In order to maximize recipient benefit and make full use of scarce liver grafts, we suggest that pre-transplant PLR can be combined with the Hangzhou criteria to select LT candidates more carefully. The Hangzhou criteria combined with the pre-transplant PLR can accurately exclude high-risk tumor recurrence recipients; this approach expands the Milan criteria effectively without any sacrifice.

Acknowledgements

We are grateful to Mrs. Lin Zhang and Mrs. Saxiao Tang for their help in follow-up of liver transplant recipients.

Funding

This study was supported by the National Natural Science Foundation of China (No. 81300362), Natural Science Foundation of Zhejiang Province (LY12H16011, LY14H160022 and LY14H030003), grant from Science Technology Department of Zhejiang Province (No. 2015C03G2010192) and National S&T Major Project (No. 2012ZX10002017).

Availability of data and materials

All data generated or analysed during this study are included in this published article and its supplementary information files.

Authors' contributions

All authors fulfill the authorship criteria because of their substantial contributions to the conception, design, analysis and interpretation of the data. WX, QK, and SZ designed the study. WX, QK, and HG were responsible for the acquisition and analysis of data. WX drafted the manuscript. JW, XX, SY, JY, and MZ helped to revise the manuscript. WW, MZ, YS, and SZ did the study supervision. All authors have read and approved the final version of this manuscript.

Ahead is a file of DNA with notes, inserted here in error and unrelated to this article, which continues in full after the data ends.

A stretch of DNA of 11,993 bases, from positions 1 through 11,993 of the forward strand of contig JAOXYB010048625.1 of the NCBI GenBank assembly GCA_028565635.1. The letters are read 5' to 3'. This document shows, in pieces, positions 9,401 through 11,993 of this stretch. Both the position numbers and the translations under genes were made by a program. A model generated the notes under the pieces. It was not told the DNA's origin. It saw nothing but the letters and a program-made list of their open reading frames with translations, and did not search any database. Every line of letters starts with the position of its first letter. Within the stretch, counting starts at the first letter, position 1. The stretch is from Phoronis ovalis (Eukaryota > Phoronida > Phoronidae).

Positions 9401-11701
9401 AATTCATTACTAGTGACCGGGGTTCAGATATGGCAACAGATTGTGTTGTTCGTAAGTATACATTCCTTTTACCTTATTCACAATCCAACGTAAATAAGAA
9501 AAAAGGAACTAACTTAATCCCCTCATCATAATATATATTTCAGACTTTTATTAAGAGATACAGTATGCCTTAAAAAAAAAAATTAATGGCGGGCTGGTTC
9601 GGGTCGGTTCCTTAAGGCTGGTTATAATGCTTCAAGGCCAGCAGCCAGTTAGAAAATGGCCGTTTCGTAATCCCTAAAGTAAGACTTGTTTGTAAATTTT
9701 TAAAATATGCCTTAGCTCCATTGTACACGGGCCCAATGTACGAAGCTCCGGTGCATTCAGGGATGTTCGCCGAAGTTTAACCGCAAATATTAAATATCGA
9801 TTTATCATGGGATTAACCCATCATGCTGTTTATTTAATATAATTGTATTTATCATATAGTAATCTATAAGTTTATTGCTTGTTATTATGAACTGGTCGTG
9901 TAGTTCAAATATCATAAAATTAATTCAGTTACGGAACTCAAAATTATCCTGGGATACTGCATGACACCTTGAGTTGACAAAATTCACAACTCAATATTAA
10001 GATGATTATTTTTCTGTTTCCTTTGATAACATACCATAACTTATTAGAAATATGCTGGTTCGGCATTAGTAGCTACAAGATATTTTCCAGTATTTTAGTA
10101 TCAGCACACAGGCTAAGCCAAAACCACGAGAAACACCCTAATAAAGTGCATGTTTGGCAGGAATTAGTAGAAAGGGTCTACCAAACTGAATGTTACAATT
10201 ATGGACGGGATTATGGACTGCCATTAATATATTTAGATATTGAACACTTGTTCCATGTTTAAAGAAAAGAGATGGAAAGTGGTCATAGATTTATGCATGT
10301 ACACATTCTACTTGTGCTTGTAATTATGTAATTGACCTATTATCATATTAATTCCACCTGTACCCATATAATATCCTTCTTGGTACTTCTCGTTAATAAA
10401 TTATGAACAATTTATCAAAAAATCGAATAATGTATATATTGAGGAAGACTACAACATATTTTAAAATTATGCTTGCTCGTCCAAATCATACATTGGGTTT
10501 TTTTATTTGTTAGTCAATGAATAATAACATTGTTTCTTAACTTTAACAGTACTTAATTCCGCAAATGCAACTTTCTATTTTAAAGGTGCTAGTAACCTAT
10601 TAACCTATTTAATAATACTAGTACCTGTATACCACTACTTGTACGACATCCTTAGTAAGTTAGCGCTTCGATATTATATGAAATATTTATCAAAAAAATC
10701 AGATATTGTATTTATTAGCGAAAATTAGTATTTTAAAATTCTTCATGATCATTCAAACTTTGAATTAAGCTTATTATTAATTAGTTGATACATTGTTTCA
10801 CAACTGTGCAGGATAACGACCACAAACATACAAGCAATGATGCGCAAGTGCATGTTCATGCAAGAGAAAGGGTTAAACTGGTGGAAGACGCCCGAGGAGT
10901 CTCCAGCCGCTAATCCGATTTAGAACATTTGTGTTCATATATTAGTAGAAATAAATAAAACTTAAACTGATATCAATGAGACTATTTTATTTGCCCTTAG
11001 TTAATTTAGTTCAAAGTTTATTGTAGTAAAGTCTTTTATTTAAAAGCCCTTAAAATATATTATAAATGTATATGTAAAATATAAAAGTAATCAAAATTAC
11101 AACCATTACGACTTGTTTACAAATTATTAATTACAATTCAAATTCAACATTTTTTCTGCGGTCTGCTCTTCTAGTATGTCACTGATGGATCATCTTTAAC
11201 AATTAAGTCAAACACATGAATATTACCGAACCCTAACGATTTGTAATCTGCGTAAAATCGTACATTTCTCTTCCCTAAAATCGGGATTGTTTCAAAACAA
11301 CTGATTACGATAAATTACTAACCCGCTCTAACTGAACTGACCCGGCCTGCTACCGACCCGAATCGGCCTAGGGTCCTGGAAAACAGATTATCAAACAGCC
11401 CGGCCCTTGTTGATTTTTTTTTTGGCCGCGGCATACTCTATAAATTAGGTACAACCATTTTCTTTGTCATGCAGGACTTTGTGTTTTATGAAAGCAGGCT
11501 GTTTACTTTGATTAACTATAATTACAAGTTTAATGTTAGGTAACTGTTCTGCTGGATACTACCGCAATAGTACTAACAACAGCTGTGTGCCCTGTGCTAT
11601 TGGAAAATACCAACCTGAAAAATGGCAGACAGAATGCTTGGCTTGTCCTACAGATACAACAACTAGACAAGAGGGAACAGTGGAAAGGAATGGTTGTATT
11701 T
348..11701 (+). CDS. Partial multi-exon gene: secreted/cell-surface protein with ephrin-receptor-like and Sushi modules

Competing interests

The authors declare that they have no competing interests.

Consent for publication

Not applicable.

Ethics approval and consent to participate

Ethical approval was obtained from the Committee of Ethics in Biomedical Research of Zhejiang University and conformed to the ethical guidelines of the Declaration of Helsinki. Written informed consent was obtained from all participants.
Open AccessThis article is distributed under the terms of the Creative Commons Attribution 4.0 International License ( http://​creativecommons.​org/​licenses/​by/​4.​0/​), which permits unrestricted use, distribution, and reproduction in any medium, provided you give appropriate credit to the original author(s) and the source, provide a link to the Creative Commons license, and indicate if changes were made. The Creative Commons Public Domain Dedication waiver ( http://​creativecommons.​org/​publicdomain/​zero/​1.​0/​) applies to the data made available in this article, unless otherwise stated.